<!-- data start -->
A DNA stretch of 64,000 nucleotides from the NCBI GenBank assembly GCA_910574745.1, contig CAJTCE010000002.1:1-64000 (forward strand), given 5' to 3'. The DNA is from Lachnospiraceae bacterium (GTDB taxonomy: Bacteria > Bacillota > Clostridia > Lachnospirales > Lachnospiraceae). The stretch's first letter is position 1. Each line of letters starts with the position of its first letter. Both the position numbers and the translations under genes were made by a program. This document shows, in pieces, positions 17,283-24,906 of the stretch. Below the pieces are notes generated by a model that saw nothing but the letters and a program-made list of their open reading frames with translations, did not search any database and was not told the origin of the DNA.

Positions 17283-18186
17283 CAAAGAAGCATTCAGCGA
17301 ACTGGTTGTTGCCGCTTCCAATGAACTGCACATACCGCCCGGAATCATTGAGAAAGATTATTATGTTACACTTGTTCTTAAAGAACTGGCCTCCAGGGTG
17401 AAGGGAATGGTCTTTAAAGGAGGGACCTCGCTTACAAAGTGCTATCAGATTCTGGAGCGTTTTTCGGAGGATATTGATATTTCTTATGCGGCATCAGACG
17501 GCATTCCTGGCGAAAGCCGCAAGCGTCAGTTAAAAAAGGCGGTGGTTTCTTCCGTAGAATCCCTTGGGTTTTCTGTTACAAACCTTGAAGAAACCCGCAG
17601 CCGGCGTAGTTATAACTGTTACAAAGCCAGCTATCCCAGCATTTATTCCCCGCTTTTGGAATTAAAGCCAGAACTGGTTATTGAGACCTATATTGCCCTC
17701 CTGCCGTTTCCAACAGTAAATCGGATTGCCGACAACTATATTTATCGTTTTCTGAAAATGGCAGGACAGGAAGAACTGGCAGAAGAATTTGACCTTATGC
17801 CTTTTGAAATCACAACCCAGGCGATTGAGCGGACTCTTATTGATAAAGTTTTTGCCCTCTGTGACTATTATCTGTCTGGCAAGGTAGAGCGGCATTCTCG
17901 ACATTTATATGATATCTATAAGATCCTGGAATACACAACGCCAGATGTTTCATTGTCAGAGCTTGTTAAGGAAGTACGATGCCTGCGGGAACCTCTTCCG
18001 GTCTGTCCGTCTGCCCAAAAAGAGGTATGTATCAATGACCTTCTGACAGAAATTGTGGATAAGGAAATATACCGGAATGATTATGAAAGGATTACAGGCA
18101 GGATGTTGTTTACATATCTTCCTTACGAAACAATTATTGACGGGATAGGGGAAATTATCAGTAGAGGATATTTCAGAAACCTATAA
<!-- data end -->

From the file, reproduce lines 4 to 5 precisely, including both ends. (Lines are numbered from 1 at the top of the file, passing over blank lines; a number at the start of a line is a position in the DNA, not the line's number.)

17301 ACTGGTTGTTGCCGCTTCCAATGAACTGCACATACCGCCCGGAATCATTGAGAAAGATTATTATGTTACACTTGTTCTTAAAGAACTGGCCTCCAGGGTG
17401 AAGGGAATGGTCTTTAAAGGAGGGACCTCGCTTACAAAGTGCTATCAGATTCTGGAGCGTTTTTCGGAGGATATTGATATTTCTTATGCGGCATCAGACG